CHICAGO — Want to know where on the South Side to forage for ramps when spring comes?
A prime spot to pick hawthorn berries right now in Andersonville?
Or which grocery stores and restaurants are especially good for dumpster diving?
There’s a map — and an app — for that. It's called Fallingfruit.org.
Started in 2013 by two Colorado data scientists as a way for them to keep track of the bounty in their own backyards, the open-source website has grown to include more than 1.2 million locations across six continents. There are nearly 1,800 types of mostly edible plants, plus fruitful (so to speak) foraging spots for Freegans, such as dumpsters.
Hear Janet talk about the map and the city's warning to users.
Each location is represented by a dot on the map. Zoom in, click on a dot, and you’ll see the common scientific name if it’s a plant, its season, yield level, whether it’s on public or private land, and in some cases, a photo.
There are about 4,000 dots in the Chicago area. The database is open for anyone to go in and add their finds.
For instance, someone has spotted a "very good" hawthorn tree full of bright red edible berries in the corner of a parking lot at Foster and Glenwood. Not far away, on Ashland Avenue, there's a pear tree that seems to be overlooked.
In Lincoln Park's North/Clybourn retail area, the dumpsters behind Whole Foods Market, Trader Joe’s and NYC Bagel Deli are apparent treasure troves of baked goods.
And ringing Rosehill Cemetery north of Peterson, a user named KatLuvver has identified a couple of mulberry trees, two “giant” apple trees, three serviceberry trees "in the Target parking lot!” and non-fruiting grapevines.
“The leaves are edible and best in spring,” KatLuvver wrote of the grapevines lining the cemetery fence on the western edge.
Serviceberries, if you’re wondering, taste “like a blueberry with an almond flavor. They’re great for pies,” said Ethan Welty, 29, one of Falling Fruit’s founders.
“We’re trying to expand the idea of what’s considered edible,” said Welty, a doctoral candidate at the University of Colorado studying glaciers. "We’re trying to say, 'Hey city folks, keep your eyes open to what might be around you.' You can blow people’s minds pretty easily just foraging for apples and pears and cherries around town."
But you can’t forage willy-nilly, at least not in Chicago.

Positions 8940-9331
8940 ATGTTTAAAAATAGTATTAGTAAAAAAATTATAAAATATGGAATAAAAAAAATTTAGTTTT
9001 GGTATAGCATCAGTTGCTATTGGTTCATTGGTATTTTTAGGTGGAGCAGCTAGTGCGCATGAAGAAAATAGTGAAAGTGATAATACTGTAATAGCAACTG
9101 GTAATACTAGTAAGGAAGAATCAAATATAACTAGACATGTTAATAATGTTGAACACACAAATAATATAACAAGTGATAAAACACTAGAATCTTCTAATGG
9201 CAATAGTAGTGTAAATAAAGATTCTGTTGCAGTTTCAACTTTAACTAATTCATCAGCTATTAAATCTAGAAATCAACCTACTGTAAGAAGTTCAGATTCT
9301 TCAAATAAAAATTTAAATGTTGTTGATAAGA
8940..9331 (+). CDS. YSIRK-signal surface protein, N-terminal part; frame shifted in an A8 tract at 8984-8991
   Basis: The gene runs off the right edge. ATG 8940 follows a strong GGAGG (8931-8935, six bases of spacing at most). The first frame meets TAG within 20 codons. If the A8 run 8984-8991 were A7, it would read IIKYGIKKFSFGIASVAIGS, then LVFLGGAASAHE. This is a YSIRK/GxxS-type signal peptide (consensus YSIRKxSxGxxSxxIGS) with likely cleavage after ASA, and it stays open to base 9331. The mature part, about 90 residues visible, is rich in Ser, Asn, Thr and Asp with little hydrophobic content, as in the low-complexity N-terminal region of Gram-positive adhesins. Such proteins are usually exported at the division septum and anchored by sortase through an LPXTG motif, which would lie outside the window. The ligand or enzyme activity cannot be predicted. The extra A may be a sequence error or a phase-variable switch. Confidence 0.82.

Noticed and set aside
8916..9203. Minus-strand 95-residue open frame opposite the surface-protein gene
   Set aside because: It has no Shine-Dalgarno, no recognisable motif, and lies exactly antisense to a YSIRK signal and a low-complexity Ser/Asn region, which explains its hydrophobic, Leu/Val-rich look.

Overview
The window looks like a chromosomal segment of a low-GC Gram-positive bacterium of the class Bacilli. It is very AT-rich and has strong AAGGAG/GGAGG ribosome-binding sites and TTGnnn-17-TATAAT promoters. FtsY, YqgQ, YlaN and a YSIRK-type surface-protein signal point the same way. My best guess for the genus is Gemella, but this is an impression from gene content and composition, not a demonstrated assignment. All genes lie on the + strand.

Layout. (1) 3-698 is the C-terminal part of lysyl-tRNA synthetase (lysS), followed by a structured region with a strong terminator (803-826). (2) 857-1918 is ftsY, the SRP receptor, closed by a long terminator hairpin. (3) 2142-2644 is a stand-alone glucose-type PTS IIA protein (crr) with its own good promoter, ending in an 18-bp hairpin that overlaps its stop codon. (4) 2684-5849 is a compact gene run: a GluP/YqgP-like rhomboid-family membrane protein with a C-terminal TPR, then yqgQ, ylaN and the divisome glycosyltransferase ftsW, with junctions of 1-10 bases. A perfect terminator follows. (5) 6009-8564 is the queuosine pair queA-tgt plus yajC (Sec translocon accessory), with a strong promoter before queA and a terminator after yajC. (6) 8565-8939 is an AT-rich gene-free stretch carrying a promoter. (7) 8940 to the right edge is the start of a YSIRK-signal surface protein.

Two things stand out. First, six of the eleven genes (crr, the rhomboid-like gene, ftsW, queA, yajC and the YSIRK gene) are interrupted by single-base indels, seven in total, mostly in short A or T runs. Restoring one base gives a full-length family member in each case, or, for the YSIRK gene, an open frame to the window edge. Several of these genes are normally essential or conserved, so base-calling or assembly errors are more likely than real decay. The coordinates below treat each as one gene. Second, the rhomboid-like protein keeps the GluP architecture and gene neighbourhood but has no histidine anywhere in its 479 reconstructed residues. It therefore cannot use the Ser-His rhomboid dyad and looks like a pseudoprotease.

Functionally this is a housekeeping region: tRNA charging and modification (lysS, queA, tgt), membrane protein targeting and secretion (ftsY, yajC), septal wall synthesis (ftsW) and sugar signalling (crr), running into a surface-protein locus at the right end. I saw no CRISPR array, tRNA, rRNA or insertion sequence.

Harvesting anything growing on public land is considered damage to public property, according to a spokesman for the city’s Law Department.
That even goes for, say, an apple tree in someone's yard with fruit-laden branches spilling over onto the alley or sidewalk. Picking them would be considered misdemeanor theft, according to the Law Department.
It's illegal on Cook County Forest Preserve property, too. Get caught and you could get fined up to $500. (Too bad — those ramps, along with prized chanterelle mushrooms, sprout up deep in the Dan Ryan Woods in the spring, according to the map).
Private property is off limits, unless it’s yours or the owner has given you permission.
What to do? Users of the map say be discreet.
Or if your neighbor's apple tree is too enticing, just try asking, Welty said.
“It’s all about engaging with neighbors in a respectful way,” he said. "It’s totally reasonable to have an interest in something like free food, especially when very often it’s going to waste, whether it’s on private or public land.
“And if it’s on private property, don’t be scared to ask questions and have conversations with your neighbors."
While Welty and Caleb Phillips, both residents of Boulder, Colo., started Falling Fruit strictly to map edible plants for fellow foragers, it has grown to be a resource for data and nature geeks, with details on non-fruiting trees (onto which one could graft an edible variety, thus turning it into a fruit tree, Welty said) and pollinating sources for honeybees.
They launched the companion app last year with the help of a Kickstarter campaign. Sales of the app, which costs $3.99, help pay for maintaining the server and nonprofit expenses. Falling Fruit is a nonprofit.
They also helped start the Community Fruit Rescue, which organizes neighborhood harvests in Boulder, where it’s perfectly OK to pick fruit on public land. The bounty gets divvied up among the pickers and places like food banks and shelters.
Welty said he is refining the map so people can further filter their searches and researching the possibility of showing what’s ripe for the picking in real time.
For more neighborhood news, listen to DNAinfo Radio here.